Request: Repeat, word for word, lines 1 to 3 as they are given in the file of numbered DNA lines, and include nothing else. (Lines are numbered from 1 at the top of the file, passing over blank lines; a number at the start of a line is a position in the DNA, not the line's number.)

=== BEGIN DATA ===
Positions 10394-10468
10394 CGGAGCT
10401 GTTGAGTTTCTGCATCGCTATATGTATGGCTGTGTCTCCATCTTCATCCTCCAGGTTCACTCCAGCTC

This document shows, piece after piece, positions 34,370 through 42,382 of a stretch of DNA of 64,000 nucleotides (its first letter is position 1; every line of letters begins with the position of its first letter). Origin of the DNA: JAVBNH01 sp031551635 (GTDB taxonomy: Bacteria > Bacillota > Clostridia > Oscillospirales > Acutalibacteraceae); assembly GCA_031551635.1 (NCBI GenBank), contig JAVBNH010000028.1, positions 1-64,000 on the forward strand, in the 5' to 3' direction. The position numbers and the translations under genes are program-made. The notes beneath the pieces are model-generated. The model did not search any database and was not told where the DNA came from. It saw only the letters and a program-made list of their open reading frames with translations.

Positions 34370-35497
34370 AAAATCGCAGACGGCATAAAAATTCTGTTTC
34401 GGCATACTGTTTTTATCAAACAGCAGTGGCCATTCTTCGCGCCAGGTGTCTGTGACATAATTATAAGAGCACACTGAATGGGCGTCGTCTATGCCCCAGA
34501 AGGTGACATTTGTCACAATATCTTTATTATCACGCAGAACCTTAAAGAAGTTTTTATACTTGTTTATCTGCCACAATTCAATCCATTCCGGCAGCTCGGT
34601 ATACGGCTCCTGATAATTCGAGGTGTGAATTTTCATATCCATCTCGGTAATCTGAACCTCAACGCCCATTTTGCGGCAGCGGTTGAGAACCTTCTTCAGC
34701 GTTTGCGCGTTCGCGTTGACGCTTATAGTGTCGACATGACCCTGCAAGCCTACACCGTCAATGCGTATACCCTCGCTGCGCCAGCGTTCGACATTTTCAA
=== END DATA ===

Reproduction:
Positions 10394-10468
10394 CGGAGCT
10401 GTTGAGTTTCTGCATCGCTATATGTATGGCTGTGTCTCCATCTTCATCCTCCAGGTTCACTCCAGCTC